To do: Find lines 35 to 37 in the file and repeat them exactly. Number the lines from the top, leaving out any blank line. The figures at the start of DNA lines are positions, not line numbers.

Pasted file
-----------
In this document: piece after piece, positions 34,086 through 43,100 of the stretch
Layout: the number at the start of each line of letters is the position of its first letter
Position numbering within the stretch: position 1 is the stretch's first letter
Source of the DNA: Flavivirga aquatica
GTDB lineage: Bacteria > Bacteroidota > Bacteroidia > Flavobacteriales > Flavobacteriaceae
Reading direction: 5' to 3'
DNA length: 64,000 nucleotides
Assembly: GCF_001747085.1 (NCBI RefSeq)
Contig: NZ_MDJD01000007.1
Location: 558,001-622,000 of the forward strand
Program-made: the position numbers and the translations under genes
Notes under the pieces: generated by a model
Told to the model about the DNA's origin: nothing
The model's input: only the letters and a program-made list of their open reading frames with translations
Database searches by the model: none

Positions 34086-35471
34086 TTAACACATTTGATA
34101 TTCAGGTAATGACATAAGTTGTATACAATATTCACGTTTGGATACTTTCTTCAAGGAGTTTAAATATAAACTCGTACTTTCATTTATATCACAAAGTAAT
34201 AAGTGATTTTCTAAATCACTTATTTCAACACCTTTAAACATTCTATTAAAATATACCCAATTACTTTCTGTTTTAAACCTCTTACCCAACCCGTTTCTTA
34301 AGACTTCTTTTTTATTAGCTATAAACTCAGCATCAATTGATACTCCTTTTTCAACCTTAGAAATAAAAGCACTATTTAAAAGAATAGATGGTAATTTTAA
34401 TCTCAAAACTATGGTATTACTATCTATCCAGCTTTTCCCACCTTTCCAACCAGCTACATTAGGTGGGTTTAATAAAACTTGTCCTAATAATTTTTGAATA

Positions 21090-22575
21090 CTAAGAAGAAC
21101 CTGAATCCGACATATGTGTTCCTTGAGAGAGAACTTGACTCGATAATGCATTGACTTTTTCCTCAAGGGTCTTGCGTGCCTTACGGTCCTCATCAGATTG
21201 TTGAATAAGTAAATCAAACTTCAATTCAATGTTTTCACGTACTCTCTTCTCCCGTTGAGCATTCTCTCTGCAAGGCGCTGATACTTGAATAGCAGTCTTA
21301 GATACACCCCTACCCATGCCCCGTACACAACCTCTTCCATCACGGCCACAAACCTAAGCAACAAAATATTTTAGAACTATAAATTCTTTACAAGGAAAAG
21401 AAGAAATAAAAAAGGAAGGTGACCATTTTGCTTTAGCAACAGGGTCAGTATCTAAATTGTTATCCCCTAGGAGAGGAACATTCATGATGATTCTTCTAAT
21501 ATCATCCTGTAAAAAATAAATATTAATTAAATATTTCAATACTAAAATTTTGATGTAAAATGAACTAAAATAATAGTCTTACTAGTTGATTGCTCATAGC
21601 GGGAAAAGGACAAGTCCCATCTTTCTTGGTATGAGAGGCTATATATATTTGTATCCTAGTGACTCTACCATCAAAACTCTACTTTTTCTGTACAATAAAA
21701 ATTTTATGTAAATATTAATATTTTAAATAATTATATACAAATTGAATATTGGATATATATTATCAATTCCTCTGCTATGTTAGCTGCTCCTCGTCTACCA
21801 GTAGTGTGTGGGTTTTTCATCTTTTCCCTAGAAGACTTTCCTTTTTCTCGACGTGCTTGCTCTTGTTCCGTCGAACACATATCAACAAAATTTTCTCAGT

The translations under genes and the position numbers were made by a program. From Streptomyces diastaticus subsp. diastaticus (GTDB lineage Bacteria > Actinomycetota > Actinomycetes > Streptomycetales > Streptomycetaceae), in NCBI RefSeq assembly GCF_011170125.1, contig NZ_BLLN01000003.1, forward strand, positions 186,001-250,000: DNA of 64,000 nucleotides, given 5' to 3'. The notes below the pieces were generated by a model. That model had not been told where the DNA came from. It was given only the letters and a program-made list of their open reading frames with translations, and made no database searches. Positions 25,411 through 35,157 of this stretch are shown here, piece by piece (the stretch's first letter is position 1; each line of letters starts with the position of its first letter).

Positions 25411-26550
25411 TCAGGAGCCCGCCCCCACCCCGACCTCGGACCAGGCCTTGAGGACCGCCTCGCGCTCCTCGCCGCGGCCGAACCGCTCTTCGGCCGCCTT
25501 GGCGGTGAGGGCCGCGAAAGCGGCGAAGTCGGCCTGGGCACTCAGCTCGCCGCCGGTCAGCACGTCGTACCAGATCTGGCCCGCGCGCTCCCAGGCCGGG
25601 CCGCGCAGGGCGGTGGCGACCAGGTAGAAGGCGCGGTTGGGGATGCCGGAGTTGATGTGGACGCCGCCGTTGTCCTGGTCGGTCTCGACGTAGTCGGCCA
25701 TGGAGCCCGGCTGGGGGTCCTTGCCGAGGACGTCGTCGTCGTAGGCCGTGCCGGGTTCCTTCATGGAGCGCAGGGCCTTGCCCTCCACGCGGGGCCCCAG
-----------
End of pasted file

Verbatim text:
25501 GGCGGTGAGGGCCGCGAAAGCGGCGAAGTCGGCCTGGGCACTCAGCTCGCCGCCGGTCAGCACGTCGTACCAGATCTGGCCCGCGCGCTCCCAGGCCGGG
25601 CCGCGCAGGGCGGTGGCGACCAGGTAGAAGGCGCGGTTGGGGATGCCGGAGTTGATGTGGACGCCGCCGTTGTCCTGGTCGGTCTCGACGTAGTCGGCCA
25701 TGGAGCCCGGCTGGGGGTCCTTGCCGAGGACGTCGTCGTCGTAGGCCGTGCCGGGTTCCTTCATGGAGCGCAGGGCCTTGCCCTCCACGCGGGGCCCCAG